You don’t need a resume anymore.
See? So, I kind of hate that… We all talk about impostor syndrome regularly, right? So when you kind of get like a walk-on job, where like “You’re you, and we want you. If you want the job, you’re hired” type thing. That really makes impostor syndrome worse too, because you spend a long time concerned, like “Do you know all of the things that they think you know, why they just offered you the job?” And it takes you a long while to kind of figure out what their expectations are versus your skillset, whereas if you’re in a formal interview and you don’t know things, you know that they know you don’t know it, and you feel comfortable in that, like “Oh, okay, then I guess it wasn’t that big of a deal.”
[00:52:06.13] I don’t know… I think the resume is just a tool for people getting to know you, and even with a resume, they can extrapolate and think that you know more than you know, or think that you know less than you know… And an interview is the point where they take that knowledge, whether it came from a resume or it came from them knowing you from wherever, and having that conversation. So “Let’s talk about what you really know, how you really fit in, and what you don’t know, and if you’re comfortable with that…” So I don’t see the problem that you see, if somebody invites you for an interview and they don’t ask you for your resume.
Yeah, so inviting you for the interview without a resume - I think that’s okay. What I’m talking about is like a walk-on job where it’s basically like some company loves who you are; they’re like, “Carlisia, we listen to the podcast all the time. We love you, we want you to come work for us. Just say yes”, and there’s no formal interview.
Just say yes.
Well, but you do wanna have an interview because you wanna interview them at the very least, right? Unless you also know them; in that case, their assessment is probably accurate… If there’s mutual knowledge about what both sides do etc. Otherwise, I don’t know. If you said “Yeah, sure. It’s a great job, I will just take it”, without some sitting down and talking about it… That’d be odd.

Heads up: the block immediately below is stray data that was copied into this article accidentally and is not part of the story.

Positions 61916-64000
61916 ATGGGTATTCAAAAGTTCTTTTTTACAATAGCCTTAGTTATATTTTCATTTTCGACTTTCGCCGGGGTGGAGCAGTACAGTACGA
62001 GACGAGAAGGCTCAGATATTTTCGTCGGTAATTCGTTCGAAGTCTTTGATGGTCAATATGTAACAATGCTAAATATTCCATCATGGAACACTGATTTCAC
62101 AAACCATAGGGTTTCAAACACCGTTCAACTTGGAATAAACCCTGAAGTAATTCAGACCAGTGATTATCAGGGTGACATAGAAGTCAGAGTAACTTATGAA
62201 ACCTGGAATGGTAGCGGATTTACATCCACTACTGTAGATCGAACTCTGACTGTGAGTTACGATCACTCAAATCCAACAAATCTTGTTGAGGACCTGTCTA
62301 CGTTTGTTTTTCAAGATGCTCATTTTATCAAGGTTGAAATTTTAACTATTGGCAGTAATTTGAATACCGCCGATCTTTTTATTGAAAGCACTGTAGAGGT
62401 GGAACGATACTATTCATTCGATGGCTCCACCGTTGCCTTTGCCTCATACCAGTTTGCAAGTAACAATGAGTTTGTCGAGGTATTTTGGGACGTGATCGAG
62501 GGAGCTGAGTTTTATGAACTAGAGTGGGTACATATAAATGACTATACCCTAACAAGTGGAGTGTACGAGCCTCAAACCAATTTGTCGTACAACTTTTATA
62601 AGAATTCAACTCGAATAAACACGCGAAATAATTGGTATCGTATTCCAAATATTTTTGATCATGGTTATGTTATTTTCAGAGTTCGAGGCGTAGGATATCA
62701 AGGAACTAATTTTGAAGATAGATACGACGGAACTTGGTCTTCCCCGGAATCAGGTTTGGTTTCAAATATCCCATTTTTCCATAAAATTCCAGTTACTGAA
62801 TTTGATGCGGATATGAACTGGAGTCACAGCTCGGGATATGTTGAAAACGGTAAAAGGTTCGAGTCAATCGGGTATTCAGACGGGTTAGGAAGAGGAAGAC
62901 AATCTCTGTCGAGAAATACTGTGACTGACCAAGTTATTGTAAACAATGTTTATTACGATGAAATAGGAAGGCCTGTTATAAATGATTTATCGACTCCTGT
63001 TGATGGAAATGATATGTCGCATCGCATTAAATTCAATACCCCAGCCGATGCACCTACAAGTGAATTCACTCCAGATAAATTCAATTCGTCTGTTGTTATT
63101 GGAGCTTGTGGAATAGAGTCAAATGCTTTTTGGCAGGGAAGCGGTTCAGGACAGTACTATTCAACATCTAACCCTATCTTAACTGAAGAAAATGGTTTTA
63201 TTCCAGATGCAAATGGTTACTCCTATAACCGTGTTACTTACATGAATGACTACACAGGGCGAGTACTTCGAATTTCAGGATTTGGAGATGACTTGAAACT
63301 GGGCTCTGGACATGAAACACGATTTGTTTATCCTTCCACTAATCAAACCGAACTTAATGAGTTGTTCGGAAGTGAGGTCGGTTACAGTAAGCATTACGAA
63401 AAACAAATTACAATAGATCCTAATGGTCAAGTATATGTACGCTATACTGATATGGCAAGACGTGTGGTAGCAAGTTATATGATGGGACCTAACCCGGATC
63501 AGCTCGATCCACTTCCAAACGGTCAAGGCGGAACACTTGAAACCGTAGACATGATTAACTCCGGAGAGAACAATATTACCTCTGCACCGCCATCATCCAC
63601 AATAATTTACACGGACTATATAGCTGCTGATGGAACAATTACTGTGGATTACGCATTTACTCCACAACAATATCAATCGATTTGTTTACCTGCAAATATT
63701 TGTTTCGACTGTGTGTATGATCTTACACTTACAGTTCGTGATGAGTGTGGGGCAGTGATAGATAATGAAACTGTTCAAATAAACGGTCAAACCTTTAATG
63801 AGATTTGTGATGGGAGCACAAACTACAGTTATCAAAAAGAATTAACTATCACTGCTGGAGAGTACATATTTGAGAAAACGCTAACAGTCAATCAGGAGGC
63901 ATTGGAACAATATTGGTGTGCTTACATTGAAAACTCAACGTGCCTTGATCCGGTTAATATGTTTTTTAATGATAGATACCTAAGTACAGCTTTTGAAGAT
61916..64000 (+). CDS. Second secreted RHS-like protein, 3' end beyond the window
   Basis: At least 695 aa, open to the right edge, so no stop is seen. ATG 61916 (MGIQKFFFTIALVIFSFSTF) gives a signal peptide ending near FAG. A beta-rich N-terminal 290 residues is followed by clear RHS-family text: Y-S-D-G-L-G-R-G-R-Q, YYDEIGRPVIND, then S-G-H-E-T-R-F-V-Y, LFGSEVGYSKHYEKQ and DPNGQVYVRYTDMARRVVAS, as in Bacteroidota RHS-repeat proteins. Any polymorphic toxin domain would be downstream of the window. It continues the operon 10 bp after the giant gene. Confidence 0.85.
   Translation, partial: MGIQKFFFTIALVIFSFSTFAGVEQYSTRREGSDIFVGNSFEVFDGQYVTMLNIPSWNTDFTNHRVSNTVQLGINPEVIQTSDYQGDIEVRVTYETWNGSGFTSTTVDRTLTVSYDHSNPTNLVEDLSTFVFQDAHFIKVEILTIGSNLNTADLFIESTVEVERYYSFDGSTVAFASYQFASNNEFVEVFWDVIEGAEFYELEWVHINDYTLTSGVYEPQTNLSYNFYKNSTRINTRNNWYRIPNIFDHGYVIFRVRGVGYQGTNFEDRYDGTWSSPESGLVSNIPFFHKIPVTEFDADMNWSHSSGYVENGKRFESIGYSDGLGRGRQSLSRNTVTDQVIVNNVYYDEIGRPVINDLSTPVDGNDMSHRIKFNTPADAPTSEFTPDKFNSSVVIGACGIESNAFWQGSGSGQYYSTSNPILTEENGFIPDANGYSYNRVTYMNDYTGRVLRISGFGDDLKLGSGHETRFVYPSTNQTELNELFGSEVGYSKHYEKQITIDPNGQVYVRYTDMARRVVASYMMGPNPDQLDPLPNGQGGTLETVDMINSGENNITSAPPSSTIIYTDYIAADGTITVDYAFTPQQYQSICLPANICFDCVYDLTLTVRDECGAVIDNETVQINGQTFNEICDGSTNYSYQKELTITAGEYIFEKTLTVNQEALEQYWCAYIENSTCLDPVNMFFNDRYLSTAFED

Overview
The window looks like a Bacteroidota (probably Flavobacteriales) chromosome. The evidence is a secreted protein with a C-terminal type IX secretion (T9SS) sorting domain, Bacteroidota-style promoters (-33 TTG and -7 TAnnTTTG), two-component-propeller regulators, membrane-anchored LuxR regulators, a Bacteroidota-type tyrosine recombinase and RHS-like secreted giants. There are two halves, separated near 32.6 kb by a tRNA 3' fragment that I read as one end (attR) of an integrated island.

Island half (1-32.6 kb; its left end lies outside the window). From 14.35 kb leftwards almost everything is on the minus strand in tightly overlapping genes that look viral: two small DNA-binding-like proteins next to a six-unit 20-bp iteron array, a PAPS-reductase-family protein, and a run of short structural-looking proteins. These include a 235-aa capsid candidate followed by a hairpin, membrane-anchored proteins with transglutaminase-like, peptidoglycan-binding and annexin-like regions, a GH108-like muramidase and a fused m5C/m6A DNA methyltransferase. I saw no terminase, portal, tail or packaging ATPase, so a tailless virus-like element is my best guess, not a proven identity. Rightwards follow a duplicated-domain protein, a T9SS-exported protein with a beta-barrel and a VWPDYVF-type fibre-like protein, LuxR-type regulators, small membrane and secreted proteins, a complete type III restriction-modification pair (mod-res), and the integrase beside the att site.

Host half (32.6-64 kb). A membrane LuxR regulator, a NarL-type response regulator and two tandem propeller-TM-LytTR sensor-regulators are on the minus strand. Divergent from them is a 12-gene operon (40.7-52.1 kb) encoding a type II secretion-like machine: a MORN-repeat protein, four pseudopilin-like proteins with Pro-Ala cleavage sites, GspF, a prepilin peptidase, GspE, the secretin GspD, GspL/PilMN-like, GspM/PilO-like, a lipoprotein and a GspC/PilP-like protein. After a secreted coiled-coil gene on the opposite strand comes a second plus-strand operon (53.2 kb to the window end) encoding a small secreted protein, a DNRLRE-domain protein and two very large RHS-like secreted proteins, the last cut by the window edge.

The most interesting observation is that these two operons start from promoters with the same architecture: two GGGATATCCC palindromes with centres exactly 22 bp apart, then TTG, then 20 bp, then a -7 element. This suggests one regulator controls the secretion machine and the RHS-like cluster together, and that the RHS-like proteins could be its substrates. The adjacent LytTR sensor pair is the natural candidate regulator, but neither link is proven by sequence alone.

I think I’m in a similar mindset as Carlisia - even if you don’t have to do an interview… I know this is deviating a little bit, but there’s so much that you just don’t know about the people that you’re going to work with, and this is – I don’t know, I’ve never had this happen, but where someone says “Okay, we want you. No interview, just sign on the dotted line.”
For me, I don’t know, that would make me really nervous, because even if it was a lot of money, something that was just unfathomably better than what I have today, if I’m not gonna be working with people that I think I wanna work with or that I think are gonna be interested in helping me grow, or even… I’ve always opted for a team that has a manager that I feel like is gonna be a manager that I can trust… If you don’t have those conversations, then a lot of those things – it doesn’t matter what they throw at you that makes it a good offer, not knowing is a really scary situation to be in.
Sometimes it works out in your benefit. I actually met Brian in that very way. I didn’t know Brian at the time. This was before all the things Go we do, and he was my boss when we first met, and my interview was him and the director of technology. They took me out to lunch and we had beers, and he told me why the company was so awesome and why I should come work for them. And it worked out to my benefit, because now we’ve been friends for ages.
That was a long time ago.
It was… I’m feeling old thinking about it.
I was young then…
You guys are so old… [laughter] Seriously.
Alright, so we’re starting to run out of time… I think we need to get into some Go news and #FreeSoftwareFriday love.
[00:55:40.12] …so we could stay on track. I have the coolest Go news. I love me some distributed tracing, and Ricardo.ch, which is a Swiss company that got training from Gopher Academy when Gopher Academy was doing training this year - they just released go-tracing, which is an awesome open tracing plugin for Go that drops your traces and spans directly to zipkin.
I saw it this morning, and the first thing I did was check it out and install it, and it is perfect; it’s just what you need if you want distributed traces, so go get that. It’s still missing a few pieces to the API that would make it perfect, but it’s really nice, so go get some of that. It’s at github.com/ricardo-ch/go-tracing.
Another piece of news it the Go 1.9RC2, which just came out yesterday… Or the day before? Well, by the time most people hear this it will have been a week ago, so…
That’s true. That’s a good question, I could go look at my Go binary and see when it was installed, because I think I installed it at least 30 seconds after it was released.
You’ve got like a bot that watches Twitter @Golang and whenever it mentions a release it goes out and installs it for you?